Here are just a few examples of some of the thousands of NECI clients confirming that our training continues to help them make a difference for their organization every day.
Click on the below profiles to read the the full story about how our clients benefited from our procurement training.
Yukon Government — A Procurement Training Ripple Effect
The Challenge: The smallest and westernmost of Canada’s three federal territories, the Yukon has a diverse population of just under 400,000, with 76% of the population living in Whitehorse. The government sector is by far the largest employer in the territory, directly employing approximately 5,000 out of a labor force of 12,500.
In late 2014 NECI was approached by the Yukon government with a view to adopting training designed to ensure consistency and enhanced public procurement effectiveness for staff at all levels – from clerks through to senior executives, many of whom arrive with a private sector background. …. Read More
City of Abbotsford - Accelerates Value-Driven Procurement
The Challenge: The City of Abbotsford, located in the Fraser Valley region of BC, serves a rapidly growing population of over 141,000. With many staff changes and significant projects on the horizon, the timing was perfect to offer Procurement information sessions geared to bringing everyone up to speed on the important topics of the supply chain world… Read More
Nova Scotia Government - Setting the Stage for Success
The Challenge: The Nova Scotia government has undergone a major transformation since the Shared Services Act (Bill No 60) took effect in December, 2015. With a move to standardizing and centralizing government procurement functions, the Procurement Branch of the Department of Internal Services (ISD Procurement), who was traditionally responsible for working only with government departments, recently took over procurement services for the health authorities in the province, having been consolidated from ten to two entities…. Read More
Deisleen Development Corporation – Building Capacity to Meet Opportunity
The Deisleen Development Corp (DDC) is a federally incorporated not for profit community economic development agency with a mandate to create a positive environment for economic growth for the community of Teslin, Yukon, and surrounding area, and all people living in the Teslin Tlingit traditional territory. Specifically, the DDC’s role includes unearthing new economic development prospects, assisting in business development opportunities, setting up, administering and managing community economic development projects and initiatives, and generating new jobs…..Read More
City of Edmonton: City-wide Training While Promoting Cross-functional Team Building
The Challenge: In the spring of 2016 the City of Edmonton conducted a staff needs assessment which identified a requirement to implement contract management training for over 200 procurement staff by the end of the year. While initially considering development of internal training, the City of Edmonton recognized the benefits of contracting out the training to ensure immediate delivery of market-tested, high-quality education from nationally recognized subject matter experts at NECI…..Read More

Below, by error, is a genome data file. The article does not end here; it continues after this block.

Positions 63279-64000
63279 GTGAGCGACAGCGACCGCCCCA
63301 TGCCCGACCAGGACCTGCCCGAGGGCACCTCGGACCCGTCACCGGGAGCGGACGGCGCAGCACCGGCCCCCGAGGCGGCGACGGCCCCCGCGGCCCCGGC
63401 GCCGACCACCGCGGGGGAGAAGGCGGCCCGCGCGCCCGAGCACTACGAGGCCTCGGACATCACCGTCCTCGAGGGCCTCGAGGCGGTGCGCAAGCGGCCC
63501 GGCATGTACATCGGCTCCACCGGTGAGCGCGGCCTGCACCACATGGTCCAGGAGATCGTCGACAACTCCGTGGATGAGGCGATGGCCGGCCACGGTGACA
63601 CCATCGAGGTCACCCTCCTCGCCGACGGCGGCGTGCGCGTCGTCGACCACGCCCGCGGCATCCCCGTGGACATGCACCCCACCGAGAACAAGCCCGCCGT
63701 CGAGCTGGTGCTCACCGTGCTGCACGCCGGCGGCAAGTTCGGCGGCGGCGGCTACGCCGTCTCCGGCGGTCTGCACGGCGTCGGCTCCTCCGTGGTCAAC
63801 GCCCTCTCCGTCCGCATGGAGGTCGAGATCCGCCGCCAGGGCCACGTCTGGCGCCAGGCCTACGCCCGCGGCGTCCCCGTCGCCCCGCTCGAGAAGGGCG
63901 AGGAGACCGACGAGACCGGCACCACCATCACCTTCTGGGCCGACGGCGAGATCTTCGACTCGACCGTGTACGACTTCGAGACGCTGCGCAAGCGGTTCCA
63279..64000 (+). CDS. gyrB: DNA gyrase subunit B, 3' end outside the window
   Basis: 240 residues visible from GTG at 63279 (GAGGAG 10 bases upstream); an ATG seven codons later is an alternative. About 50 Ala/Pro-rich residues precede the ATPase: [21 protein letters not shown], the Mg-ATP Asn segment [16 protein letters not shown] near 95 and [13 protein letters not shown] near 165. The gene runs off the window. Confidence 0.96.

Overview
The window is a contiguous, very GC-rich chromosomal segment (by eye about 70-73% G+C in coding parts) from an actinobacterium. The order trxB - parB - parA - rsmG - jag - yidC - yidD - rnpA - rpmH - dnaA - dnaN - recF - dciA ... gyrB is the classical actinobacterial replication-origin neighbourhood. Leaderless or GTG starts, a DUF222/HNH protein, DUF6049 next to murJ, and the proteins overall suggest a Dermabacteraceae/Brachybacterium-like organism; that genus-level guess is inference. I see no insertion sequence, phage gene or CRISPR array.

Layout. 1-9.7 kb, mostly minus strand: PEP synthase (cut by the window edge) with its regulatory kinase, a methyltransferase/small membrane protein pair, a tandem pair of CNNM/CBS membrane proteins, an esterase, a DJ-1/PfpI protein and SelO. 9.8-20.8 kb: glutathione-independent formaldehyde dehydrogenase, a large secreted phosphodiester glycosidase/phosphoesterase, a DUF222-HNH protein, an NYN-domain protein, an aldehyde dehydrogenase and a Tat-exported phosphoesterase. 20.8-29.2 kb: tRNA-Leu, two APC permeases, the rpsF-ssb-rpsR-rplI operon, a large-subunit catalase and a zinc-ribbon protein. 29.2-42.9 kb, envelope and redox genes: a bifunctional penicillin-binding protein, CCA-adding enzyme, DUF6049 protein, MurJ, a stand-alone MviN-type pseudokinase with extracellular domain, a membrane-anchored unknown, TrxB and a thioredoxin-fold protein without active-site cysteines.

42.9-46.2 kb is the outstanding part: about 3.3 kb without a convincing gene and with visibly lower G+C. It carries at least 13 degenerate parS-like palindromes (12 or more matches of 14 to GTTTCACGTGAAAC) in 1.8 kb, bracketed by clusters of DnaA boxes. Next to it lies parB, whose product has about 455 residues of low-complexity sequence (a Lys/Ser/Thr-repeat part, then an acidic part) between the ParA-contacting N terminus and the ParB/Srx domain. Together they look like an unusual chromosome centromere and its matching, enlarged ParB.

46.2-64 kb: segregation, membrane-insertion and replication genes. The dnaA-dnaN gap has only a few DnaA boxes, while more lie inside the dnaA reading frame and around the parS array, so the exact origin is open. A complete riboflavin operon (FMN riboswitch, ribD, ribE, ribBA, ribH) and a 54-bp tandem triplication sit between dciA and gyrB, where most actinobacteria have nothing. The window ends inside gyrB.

Metro Vancouver: Risk Awareness for Elected Officials
The Challenge: Metro Vancouver is a partnership of 21 municipalities, one Electoral Area and one Treaty First Nation that collaboratively plans for and delivers regional-scale services. Its core services are drinking water, wastewater treatment and solid waste management. Metro Vancouver also regulates air quality, plans for urban growth, manages a regional parks system and provides affordable housing. The regional district is governed by a Board of Directors consisting of elected officials from each local authority. Metro Vancouver approached NECI in 2012 to prepare and deliver a condensed and focused procurement workshop for elected official….Read More
CF Industries: Progressive Private Sector Company Knows the Value of a Solid Procurement Team
The Challenge: As a chemical manufacturer most of CF Industries’ competitive contracts are for industrial equipment and infrastructure projects. Construction contracts, supply and install contracts, and equipment fabrication are common as well as property infrastructure such as roads, roofs, and steel structures….Read More
Toronto Transit Commission: On Track for Consistency and Capacity
The Challenge: Toronto Transit Commission has been providing public transit services to the citizens of Toronto since 1921. Operating one of the most heavily used urban mass transit systems in North America, the TTC buys everything from replacement parts for subway trains to security services and major capital construction projects. With over 12,000 employees, the procurement function within the TTC is spread across several departments…..Read More
The City of Calgary: Municipality Marches Forward with new Guidelines and Training for Project Procurement